However, I was lucky enough not to fall downstairs until after I'd shipped about 30 or so quilts to La Conner, Wa for a show in the Quilt and Textile Museum there.
It's up through the end of the year so I hope, if you're in the area, you have a chance to pop in and see it - if not for me, then to support the museum!! I've heard it's a very classy place and it's important that we show as much support as we can to elegant galleries that specialize in showing fiber. And let me know what you think!
After the show, one lucky quilts will be headed to Australia - I'm fortunate to be included in a group called Through Our Hands based in Leamington Spa, UK and they're arranging shows all around the world. I wonder if they would notice if I was curled up inside the quilt when I ship it!!
Because of the dratted Ankle Infirmity I had to postpone my workshop on abstract art for quiltmakers (see side bar) which has given me more time to work on the Power Point Presentation with which I'm going to start the class. I have images of the work of around thirty female abstract artists, mostly (but definitely not all!) American (do let me know if you have a favorite so I can be sure to include her). And their work is truly amazing, it is so inspirational. It's taken me weeks and weeks to put the PPP together - in part because I got totally carried away researching!! And I must admit to purchasing several new art books for the Barton Art Library!! I may only have ancient jeans, tatty tees and obviously handknit sweaters to wear...but boy! have I got a library!! My most recent acquisition was a book about Sophie Taueber Arp whose work - much of it done in fiber - is so strong and fresh it would blow even Nancy Crow's socks off!! ( I remember she was always looking for that experience when she taught a workshop, though I never actually saw her without socks!).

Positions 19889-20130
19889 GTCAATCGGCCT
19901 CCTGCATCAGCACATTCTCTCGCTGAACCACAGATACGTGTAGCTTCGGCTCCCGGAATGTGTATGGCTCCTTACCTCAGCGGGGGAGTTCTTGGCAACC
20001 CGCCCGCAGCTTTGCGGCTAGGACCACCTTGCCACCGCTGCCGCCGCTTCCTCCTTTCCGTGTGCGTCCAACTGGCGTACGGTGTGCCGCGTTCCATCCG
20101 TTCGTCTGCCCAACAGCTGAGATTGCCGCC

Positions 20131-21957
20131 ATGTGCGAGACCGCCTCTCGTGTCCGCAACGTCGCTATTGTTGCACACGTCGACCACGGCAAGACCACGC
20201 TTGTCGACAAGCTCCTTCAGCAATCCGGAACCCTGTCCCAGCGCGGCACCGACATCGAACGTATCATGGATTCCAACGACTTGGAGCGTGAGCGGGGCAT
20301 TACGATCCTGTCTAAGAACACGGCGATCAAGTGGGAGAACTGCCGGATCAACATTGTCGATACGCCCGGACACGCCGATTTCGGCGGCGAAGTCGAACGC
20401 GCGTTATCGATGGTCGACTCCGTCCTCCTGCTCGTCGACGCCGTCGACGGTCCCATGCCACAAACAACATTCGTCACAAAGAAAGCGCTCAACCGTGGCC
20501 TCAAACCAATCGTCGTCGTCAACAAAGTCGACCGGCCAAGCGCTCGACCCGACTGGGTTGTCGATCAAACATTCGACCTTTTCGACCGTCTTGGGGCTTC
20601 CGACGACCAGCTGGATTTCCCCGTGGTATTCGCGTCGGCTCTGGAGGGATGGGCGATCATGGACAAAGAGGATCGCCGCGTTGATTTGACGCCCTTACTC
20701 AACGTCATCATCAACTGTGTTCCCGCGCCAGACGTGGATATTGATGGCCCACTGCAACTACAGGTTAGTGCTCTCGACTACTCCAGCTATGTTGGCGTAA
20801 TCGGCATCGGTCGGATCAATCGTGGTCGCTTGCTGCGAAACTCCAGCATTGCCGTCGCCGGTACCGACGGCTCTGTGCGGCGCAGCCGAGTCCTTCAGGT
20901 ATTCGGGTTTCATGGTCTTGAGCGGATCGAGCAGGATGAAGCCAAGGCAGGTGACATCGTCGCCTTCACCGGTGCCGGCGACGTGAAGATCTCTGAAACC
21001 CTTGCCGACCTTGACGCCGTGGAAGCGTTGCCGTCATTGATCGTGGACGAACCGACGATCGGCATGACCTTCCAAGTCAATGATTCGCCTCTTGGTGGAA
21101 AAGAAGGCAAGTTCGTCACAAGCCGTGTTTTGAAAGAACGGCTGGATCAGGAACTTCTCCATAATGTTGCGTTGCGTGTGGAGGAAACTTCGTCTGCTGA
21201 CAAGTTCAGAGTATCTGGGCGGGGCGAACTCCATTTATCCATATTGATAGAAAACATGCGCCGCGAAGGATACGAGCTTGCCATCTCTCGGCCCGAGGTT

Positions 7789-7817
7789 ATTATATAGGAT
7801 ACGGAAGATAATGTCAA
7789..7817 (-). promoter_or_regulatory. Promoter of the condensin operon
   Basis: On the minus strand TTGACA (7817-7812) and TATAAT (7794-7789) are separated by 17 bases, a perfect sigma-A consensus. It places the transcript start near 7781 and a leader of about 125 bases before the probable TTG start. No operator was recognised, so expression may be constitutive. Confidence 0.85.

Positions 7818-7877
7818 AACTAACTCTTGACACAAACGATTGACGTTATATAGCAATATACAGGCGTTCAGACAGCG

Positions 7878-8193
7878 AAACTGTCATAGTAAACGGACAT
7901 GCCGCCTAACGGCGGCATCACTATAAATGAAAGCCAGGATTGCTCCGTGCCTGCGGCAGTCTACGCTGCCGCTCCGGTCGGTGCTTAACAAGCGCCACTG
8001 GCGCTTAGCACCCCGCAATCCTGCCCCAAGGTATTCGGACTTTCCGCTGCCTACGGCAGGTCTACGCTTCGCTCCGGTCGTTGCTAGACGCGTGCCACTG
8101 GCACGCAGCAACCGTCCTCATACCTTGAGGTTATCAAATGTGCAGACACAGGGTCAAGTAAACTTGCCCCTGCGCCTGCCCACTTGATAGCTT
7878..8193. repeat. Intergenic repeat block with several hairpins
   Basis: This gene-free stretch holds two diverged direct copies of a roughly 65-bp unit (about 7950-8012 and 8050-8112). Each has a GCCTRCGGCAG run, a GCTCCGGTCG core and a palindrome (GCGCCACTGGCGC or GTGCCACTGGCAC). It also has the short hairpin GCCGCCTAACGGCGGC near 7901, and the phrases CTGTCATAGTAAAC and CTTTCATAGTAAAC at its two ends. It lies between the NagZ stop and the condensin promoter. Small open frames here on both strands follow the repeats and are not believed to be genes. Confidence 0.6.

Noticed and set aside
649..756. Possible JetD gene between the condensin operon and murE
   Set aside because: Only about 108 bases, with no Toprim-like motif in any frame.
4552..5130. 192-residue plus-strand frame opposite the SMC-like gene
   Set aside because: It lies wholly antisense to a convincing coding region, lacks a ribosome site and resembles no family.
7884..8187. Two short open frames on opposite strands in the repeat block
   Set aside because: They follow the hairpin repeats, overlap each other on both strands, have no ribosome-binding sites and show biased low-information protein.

As I compiled a short biography on each artist, one thing did strike me and that was that nearly all of these ladies had an extensive art education. Most quiltmakers do not - and the few that do are obviously way way ahead of the others. I'm thinking of people like Joan Schulze, Pauline Burbidge, Elizabeth Busch - and of course Nancy Crow. So now I'm researching just what goes into an art education and I'd love to hear from you as to those features of the education that you feel were the most important. The courses I've looked at include a lot of art history, many technique classes (well we've all had those, right?!!), drawing and basic design. I don't think you get a lot of critiques until you get to the MFA stage, but tell me if I'm wrong! And then very often the critique is a group discussion rather than a well informed evaluation.
So - what do you think? Do we, as quiltmakers striving to improve our art, need an art education?
And, if so, of what should it comprise?
And now to hobble off to put the kettle on - not easy on crutches!!
If you have been, thanks for reading! Elizabeth